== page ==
Last week, I received this SMS:
Hi, am x I work with an international NGO, u were recommended in our company by ur friend xx of xx company (phone number). Am urgently looking for 10 ambitious, hardworking and aggressive pple 2 work with on part time and full time basis. Salary scale is between 30k to 70k full timers and 15k to 30k part timers. If interested Call this no to book a spot.
I’m sure it’s hard to turn down such an offer, especially if you’re a student like me. I was already imagining how I was going to impress them with my ‘ambition, hard work and aggressiveness’. I had considered the part-time option and could see myself making some pocket money in the evenings after class. I have a long-term imagination too, so I could picture when I’d start working full-time and make big money. I could also picture saving for that motorbike I keep dreaming about.
Were there any reservations? A few. First of all, a few typos in the text but I shrugged them off because it’s a text. Second of all, an INGO would use better recruitment ways, like newspaper/online ads? But my friends told me to just call and see what it was about.
So I made the call.
The guy who answered told me to come to their offices for briefing/training/orientation, I couldn’t decide. He told me their offices are near Nation Center and then when I asked for directions he told me, “Just come to Nation Center and call me when you’re there.”
So after class I made my way to Nation Center and called him. Before I could ask for directions, he said he’s on his way and I should wait for him. I wondered what kind of INGO this was without offices?
He came soon after and led me to this house called Kimathi Chambers, just at the end of Kimathi Street. We went up to the second floor and I was ushered into a room full of young-ish people. A saw a couple of ladies with eyebrows totally shaved off and repainted with eye-pencil. Here and there, people sat on plastic chairs talking in little groups.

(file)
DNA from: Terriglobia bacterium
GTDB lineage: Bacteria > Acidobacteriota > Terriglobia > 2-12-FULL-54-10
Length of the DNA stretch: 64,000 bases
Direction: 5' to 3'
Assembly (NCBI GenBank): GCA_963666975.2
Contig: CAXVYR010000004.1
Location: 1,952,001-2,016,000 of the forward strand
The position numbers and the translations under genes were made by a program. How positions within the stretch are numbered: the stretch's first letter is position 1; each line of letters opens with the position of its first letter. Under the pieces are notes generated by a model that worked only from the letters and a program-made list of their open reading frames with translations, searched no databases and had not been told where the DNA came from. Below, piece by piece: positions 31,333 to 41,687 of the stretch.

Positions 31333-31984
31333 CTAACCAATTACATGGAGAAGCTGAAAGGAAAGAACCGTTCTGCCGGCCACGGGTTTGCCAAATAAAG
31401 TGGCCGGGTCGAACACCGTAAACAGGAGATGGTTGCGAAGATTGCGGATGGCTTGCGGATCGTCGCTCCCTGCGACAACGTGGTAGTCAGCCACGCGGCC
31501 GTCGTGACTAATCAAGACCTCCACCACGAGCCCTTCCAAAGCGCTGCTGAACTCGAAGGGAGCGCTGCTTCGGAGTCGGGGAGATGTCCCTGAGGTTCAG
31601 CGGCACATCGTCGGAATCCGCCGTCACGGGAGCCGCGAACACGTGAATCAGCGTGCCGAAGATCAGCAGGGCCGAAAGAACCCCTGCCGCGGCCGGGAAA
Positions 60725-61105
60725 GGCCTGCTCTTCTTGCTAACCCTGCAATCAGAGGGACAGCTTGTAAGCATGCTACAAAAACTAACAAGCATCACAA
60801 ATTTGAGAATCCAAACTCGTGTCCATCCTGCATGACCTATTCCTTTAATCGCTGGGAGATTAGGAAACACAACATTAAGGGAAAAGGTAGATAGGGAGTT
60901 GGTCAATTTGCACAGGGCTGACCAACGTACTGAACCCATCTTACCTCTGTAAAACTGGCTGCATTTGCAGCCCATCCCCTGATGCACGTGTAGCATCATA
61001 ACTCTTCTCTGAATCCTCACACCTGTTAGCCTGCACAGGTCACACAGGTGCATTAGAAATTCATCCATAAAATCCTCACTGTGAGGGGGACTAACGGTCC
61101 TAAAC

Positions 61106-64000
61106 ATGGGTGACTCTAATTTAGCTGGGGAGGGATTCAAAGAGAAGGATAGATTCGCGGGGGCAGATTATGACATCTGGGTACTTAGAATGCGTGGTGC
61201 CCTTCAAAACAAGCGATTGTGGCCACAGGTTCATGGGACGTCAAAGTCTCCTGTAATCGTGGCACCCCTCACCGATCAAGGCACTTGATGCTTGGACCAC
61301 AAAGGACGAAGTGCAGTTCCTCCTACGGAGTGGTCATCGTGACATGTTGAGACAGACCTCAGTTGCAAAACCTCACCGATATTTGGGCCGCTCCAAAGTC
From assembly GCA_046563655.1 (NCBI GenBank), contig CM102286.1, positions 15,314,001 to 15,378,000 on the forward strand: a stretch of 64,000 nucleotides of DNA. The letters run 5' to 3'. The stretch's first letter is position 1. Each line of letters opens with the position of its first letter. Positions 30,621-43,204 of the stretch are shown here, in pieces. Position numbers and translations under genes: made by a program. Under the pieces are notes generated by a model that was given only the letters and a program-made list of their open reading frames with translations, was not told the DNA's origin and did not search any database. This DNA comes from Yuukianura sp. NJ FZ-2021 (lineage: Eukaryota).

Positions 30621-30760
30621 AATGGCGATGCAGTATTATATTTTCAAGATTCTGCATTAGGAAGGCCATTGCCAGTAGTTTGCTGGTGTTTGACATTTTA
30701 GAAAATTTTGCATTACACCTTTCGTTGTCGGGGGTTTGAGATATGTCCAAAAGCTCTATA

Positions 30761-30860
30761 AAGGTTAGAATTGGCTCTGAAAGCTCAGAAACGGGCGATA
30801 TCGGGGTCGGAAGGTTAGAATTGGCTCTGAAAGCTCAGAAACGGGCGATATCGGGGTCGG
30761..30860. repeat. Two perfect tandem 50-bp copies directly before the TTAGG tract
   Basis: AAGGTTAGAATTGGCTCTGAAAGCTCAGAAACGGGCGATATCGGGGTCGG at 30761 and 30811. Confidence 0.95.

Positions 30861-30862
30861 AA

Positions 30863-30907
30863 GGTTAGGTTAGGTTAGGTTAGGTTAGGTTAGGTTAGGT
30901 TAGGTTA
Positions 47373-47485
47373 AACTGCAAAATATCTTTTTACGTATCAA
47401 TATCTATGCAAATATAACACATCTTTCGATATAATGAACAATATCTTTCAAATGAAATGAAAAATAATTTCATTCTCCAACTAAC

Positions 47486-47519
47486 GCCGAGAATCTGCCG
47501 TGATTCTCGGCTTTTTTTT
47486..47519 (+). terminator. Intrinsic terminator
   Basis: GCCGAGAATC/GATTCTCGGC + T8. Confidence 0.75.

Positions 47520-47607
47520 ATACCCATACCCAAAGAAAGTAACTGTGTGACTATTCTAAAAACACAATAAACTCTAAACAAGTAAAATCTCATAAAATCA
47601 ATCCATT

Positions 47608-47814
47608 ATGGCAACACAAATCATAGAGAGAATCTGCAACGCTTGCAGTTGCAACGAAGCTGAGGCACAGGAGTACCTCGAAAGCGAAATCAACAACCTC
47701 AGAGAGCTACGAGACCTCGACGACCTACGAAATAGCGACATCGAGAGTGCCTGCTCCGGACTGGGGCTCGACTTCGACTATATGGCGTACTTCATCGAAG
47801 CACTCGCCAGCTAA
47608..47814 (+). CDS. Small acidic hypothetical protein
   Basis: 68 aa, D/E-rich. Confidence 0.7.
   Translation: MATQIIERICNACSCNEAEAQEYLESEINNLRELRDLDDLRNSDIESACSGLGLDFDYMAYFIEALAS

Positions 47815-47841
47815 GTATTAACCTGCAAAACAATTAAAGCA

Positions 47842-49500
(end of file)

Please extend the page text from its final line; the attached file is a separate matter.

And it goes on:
So they guy finally pulled a seat and sitting very close to me (knees touching!) started telling me about the International NGO.
He told me many, many stories. How it was started by a 19 year old. How their products help ladies like me not to have mood swings during those monthly times. How we young ladies love fries and sausages, and don’t eat any fruits. How with some magical supplements, I will stop wearing glasses and eventually I’ll have vision 20/20. He asked me if my parents pay my school fees and how would I like it if I could pay for myself and drive myself to work while at it.
All this time, I had noticed a clip he wore and the company stationery bore some logo, initials of Get a New Life Dear. I have heard of them before. Their products are awesome but expensive.
So with that long talk, which would test anyone’s patience, I decided to check into foursquare and earn some points. I noticed Kimathi Chambers is not mapped and added it. It’s hard to do that when you’re having a one-on-one talk with someone. Not to mention that it’s also rude. But after 40 minutes of being told how Get a New Life Dear was going to improve my life tremendously (I’d be driving a 4×4 vehicle in 6 months), I can be forgiven.
He then went on to explain how money is made in the company. Through network marketing. He talked of Facebook and said he could see I was addicted to Facebook (I was actually on foursquare). He told me there is something new called Twitter (Dude, I’ve been a member since ’09!). Explained to me how social networks function. Told me how easy it would be to make money by just introducing the business to new people and how easily I could climb the ranks to Ruby Director and earn 100k per month.
If I hadn’t heard of Get a New Life Dear., I might’ve been convinced to join. However, I know about it and my thoughts? It’s a pyramid scheme. A legal pyramid scheme.
In Other News
There are a number of interesting pictures that I have seen this week: